Sony PSP

by Dijita

What a crazy time for the gaming hand held market! For years Nintendo dominated this market with its many incantation of Gameboys. In fact it dominated the market so much that when Sony announced last year at E3 that it was going to enter the arena for portable gaming, with the new PSP, many people gasped and believed that it couldn’t be done. No way in a million years could Sony make something to compete with the beloved Nintendo family. People even turned a blind eye to the fact that the same emotions were expressed many years ago when Sony first introduced the Playstation and look where Sony is today in the console business: the number one spot in console sales. Personally I was excited to get my hands on the new Sony PSP. So on March 24th I was like a little kid opening up the box of my brand new Sony PSP. Was it worth it?

Not only is the PSP a gaming unit but it offers other features such as both movie and mp3 playback plus the ability to view digital photos. The extra features are nice but at this time I feel as though they cannot be easily utilized. The reason for this is that the PSP uses the memory duo format for storing information and the price for a decent sized one is very expensive; you’re looking at close to $200 for 1 gig capacity. Sony also uses a new format called UMD. They are basically miniature discs encased in a plastic shell. This is the format used for the games as well as any movies that you would purchase in stores. They are not writable so you cannot buy blank UMD’s to burn your own music or movies onto, which is unfortunate because I think this could have made the video and mp3 more accessible.

The tiny little box was packed full of goodies. On top of the main gaming unit, included in the box were headphones with a remote, a slip on case to protect the PSP when not in use, a lint free cloth to clean the unit with, an AC Adapter to charge the unit, a demo UMD disc, Spider-Man 2 the full movie on UMD, a 32 mb memory duo, and a lithium battery.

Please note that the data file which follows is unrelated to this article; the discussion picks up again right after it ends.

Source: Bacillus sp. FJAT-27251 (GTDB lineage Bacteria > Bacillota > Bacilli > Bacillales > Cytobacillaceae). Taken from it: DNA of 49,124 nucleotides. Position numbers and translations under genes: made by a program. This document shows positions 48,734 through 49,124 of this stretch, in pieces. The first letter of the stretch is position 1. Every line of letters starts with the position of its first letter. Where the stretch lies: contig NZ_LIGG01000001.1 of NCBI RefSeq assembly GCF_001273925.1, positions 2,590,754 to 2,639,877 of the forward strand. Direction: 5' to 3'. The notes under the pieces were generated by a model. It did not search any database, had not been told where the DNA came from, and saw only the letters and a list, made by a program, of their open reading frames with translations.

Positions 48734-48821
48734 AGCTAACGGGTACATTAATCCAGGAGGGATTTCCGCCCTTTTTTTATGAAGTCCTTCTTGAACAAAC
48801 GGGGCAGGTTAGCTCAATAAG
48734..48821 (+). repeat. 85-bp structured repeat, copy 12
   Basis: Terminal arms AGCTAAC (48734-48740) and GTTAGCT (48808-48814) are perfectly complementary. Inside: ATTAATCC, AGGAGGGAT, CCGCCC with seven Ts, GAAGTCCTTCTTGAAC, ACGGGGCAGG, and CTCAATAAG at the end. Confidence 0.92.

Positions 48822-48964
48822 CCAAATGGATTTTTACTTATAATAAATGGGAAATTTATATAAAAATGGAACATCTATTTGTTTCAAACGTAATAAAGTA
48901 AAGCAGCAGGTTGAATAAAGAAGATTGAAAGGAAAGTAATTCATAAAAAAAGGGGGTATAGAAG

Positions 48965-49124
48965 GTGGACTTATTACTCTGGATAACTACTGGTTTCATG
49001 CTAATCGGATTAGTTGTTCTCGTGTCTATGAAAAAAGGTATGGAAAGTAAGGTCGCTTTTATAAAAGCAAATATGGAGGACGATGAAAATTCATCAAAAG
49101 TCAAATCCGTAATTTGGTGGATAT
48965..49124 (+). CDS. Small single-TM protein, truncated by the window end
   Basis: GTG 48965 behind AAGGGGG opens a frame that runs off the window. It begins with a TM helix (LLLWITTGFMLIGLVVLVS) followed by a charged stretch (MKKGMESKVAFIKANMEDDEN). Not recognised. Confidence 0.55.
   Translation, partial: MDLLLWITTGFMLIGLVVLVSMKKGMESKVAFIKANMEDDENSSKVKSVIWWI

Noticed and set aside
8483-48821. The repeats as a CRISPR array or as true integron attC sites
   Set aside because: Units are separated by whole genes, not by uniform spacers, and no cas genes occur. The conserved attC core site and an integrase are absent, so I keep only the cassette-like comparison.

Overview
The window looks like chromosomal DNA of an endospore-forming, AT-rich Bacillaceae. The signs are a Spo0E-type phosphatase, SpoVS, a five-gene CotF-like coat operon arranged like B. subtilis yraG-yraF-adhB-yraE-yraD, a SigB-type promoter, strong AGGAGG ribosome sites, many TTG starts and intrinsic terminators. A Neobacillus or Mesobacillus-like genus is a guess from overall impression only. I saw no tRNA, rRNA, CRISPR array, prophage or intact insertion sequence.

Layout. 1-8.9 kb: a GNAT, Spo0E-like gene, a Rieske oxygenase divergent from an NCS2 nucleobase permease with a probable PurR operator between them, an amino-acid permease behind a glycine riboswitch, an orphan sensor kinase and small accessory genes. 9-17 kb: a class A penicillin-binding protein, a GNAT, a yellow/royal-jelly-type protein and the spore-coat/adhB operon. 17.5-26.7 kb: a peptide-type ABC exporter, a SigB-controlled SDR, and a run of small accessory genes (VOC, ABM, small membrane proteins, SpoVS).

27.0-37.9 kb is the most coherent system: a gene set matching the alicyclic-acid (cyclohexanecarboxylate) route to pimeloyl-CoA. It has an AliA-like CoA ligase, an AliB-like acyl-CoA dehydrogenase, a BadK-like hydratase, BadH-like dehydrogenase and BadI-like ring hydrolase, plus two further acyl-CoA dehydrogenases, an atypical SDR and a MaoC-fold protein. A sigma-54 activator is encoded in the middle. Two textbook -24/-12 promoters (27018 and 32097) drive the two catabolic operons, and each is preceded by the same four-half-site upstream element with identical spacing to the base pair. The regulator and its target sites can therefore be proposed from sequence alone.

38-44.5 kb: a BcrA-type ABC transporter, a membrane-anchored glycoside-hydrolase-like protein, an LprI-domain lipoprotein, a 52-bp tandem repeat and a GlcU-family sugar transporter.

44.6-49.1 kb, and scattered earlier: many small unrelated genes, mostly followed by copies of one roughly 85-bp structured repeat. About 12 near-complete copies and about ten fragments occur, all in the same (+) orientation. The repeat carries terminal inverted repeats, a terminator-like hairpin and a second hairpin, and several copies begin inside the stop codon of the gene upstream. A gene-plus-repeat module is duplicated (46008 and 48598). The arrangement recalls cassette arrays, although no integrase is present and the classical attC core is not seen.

Sony PSP

When I took out the main unit, a glimmer of saliva sat at the corner recesses of my mouth; the PSP is a beautiful looking machine. Aesthetics is very important to me when it comes to something that I carry and possibly introduce in a public situation. If the machine looks like a child’s toy *cough* Gameboy *cough* then it is unlikely that I will sit down at a coffee shop, for example, to get my game on. The Sony PSP is sleek, prestigious and downright sexy looking, with its black high gloss finish fixed with a seamless widescreen viewing area and translucent buttons. The only downside to the glossy surface is that it smudges like the windows in the back of a minivan filled with dogs. Thankfully it doesn’t scratch as easily and it does come with a lint free cloth for wiping so as long as caution is used the PSP should stay beautiful for a long time.